When they returned to the US in 2001 after four years, the Halls brought a bit of Austria to Napa Valley. An Austrian wine cellar builder by the name of Fritz Gruber created the 14,000-square-foot wine cave and the tasting room at Hall Rutherford Winery. For the 2005 grand opening, the Vienna Boys’ Choir, which happened to be traveling in the US at the time, sang and the former chef of the US Embassy in Vienna prepared Austrian food.

The Halls were also working in earnest on Hall Wines St. Helena. They had purchased a run-down wine co-operative in Napa and were looking for a radical transformation. “One thing had been clear from the start: we wanted our winery to be more than just a production facility,” they wrote in Perfect Score. “We wanted it to reflect our passions for nature, art and architecture.”

For this special project, they tapped one of the greatest living architects, Frank Gehry. Then well into his 70s, Gehry came to Napa to see the lie of the land and surprised everyone by scaling a perilous set of stairs to the top of a fermentation tank. Relating the episode in their book, the Halls recall that eureka moment when the architect shared his vision for their visitor centre. “This is what you want,” he told them after climbing to the top and surveying the panorama. “You want to see the valley from up here.”

Nothing comes easy when working with visionaries, permits, certificates and neighbours, and in the end, they parted ways. “The building ended up not being the Gehry building, but it still has a lot of the remnants because the architect had worked with Frank’s local team,” she says. “Working with artists in general, and great architects are artists as well, is really a wonderful experience. You learn about how the space affects you and, for me, the more time I spend looking at architectural drawings and visiting buildings, the more I appreciate the nuances of great structures.”

The visitor centre and tasting room at Hall Wines St. Helena has the panoramic views Gehry had envisioned and received the gold LEED certification the couple were determined to achieve.

Nowadays, the Halls share their time between Napa Valley, Dallas, Paris and Hawaii but most of Kathryn’s time goes to the art and business of wine. “When you make wine, it’s not serious work like developing a peace plan in the Middle East, but what you are in the business of doing when you make wine is just making something that is going to bring people joy and pleasure. There’s a great amount of satisfaction from knowing that you create and then sell a product that brings happiness to people.”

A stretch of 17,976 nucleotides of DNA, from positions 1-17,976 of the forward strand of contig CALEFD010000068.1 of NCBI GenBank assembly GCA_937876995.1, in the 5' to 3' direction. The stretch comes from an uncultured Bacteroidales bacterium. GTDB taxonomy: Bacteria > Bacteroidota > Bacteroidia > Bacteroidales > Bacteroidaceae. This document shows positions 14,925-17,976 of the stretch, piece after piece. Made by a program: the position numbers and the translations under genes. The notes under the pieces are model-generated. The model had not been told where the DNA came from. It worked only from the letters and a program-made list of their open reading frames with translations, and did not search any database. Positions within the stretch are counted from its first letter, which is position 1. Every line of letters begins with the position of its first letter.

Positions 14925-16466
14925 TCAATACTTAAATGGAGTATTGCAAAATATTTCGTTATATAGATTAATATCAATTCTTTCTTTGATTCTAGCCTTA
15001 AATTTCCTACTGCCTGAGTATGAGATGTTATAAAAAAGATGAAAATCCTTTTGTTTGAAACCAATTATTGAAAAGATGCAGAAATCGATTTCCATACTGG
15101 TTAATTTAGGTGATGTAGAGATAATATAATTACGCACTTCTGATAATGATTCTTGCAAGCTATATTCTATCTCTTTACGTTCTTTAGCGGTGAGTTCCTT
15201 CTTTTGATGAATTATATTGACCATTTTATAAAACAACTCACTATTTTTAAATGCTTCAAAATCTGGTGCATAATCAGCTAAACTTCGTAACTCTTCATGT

The themes of joy and happiness come up often in our conversation. Of the name of the new wine and of the boat, she says: “Baca is a Latin word and it stands for ‘berry,’ but it’s also a derivative of a lot of great words that are to do with having lots of fun times and merriment, and enjoying wine, which is a big part of our life.”

Baca is the Halls’ second big boat. They previously had a 1998, 40.23 metre Amels named Monte Carlo, which they had to let go around the time the financial crisis melted investments and wine sales. “We were, like many people, hit hard by the recession in 2008, and boating did not fit our lifestyle at that point,” she says. “We’re just thrilled to be able to get back in. [Monte Carlo] had these two deck seats way up. We’d just sit up there, just the two of us, and just loved being out on the water with a totally unencumbered view.”

After a two-year search, the Halls bought a 43.4 metre yacht built at Royal Denship and set out to do a light refit. “I actually thought the boat was beautiful on the interior even when I first saw it. I think we were able to sort of brighten it up and make it a little more personal to us.” They added spots of colour throughout, including pieces of art, which they both love and collect. A piece by one of her favourite artists, Clare Woods, is on board. The yacht feels airy and comfortable and the bar on the top deck is perfect for wine tasting.

“The decor is very, very light and it’s full of punches of colour, which makes me feel happy, but I don’t think you want so much colour that it’s really intense. I think the real beauty of being out on the ocean is the ocean itself,” says Kathryn, who loves swimming in the open sea.

A few days after the wine party in Fort Lauderdale, the Hall family took a winter trip to the Bahamas and by mid-April Baca was on her way to the Mediterranean where they will enjoy a few trips. Charter is also part of the plan, not only to help with expenses but also to keep the crew happy and engaged. “I think it’s healthy for a crew to have charters that they are working on or looking forward to. Whether you are a crew on a boat or you are working in an office, being busy, I think, hones your skills and makes you better at what you do.”

And she hopes that, just as the wines they make encourage people to linger a little longer in the moment, so will Baca, the yacht, bring happiness and joy to others.